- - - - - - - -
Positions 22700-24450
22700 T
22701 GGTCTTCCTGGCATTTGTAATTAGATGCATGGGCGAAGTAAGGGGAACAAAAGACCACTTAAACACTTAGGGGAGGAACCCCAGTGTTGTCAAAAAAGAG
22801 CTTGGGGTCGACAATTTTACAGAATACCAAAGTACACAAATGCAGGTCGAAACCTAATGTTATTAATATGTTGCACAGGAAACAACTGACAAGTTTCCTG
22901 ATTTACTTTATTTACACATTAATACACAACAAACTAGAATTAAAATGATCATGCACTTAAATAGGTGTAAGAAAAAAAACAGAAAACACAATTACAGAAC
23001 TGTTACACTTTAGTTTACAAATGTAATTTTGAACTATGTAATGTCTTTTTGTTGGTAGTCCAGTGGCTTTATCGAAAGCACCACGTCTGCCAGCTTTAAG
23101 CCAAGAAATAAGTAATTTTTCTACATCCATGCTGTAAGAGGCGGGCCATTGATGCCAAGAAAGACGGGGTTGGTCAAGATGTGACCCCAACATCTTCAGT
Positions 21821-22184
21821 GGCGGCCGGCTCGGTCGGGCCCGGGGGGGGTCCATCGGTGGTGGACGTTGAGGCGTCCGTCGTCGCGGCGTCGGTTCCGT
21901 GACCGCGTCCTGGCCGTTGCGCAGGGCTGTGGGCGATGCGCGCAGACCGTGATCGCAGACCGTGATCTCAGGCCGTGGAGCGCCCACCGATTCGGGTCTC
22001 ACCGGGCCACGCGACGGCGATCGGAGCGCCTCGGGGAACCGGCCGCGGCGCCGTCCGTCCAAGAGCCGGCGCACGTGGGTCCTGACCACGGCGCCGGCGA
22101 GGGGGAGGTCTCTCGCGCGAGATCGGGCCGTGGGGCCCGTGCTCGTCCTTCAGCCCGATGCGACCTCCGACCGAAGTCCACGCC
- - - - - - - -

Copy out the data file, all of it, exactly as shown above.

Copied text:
Positions 22700-24450
22700 T
22701 GGTCTTCCTGGCATTTGTAATTAGATGCATGGGCGAAGTAAGGGGAACAAAAGACCACTTAAACACTTAGGGGAGGAACCCCAGTGTTGTCAAAAAAGAG
22801 CTTGGGGTCGACAATTTTACAGAATACCAAAGTACACAAATGCAGGTCGAAACCTAATGTTATTAATATGTTGCACAGGAAACAACTGACAAGTTTCCTG
22901 ATTTACTTTATTTACACATTAATACACAACAAACTAGAATTAAAATGATCATGCACTTAAATAGGTGTAAGAAAAAAAACAGAAAACACAATTACAGAAC
23001 TGTTACACTTTAGTTTACAAATGTAATTTTGAACTATGTAATGTCTTTTTGTTGGTAGTCCAGTGGCTTTATCGAAAGCACCACGTCTGCCAGCTTTAAG
23101 CCAAGAAATAAGTAATTTTTCTACATCCATGCTGTAAGAGGCGGGCCATTGATGCCAAGAAAGACGGGGTTGGTCAAGATGTGACCCCAACATCTTCAGT
Positions 21821-22184
21821 GGCGGCCGGCTCGGTCGGGCCCGGGGGGGGTCCATCGGTGGTGGACGTTGAGGCGTCCGTCGTCGCGGCGTCGGTTCCGT
21901 GACCGCGTCCTGGCCGTTGCGCAGGGCTGTGGGCGATGCGCGCAGACCGTGATCGCAGACCGTGATCTCAGGCCGTGGAGCGCCCACCGATTCGGGTCTC
22001 ACCGGGCCACGCGACGGCGATCGGAGCGCCTCGGGGAACCGGCCGCGGCGCCGTCCGTCCAAGAGCCGGCGCACGTGGGTCCTGACCACGGCGCCGGCGA
22101 GGGGGAGGTCTCTCGCGCGAGATCGGGCCGTGGGGCCCGTGCTCGTCCTTCAGCCCGATGCGACCTCCGACCGAAGTCCACGCC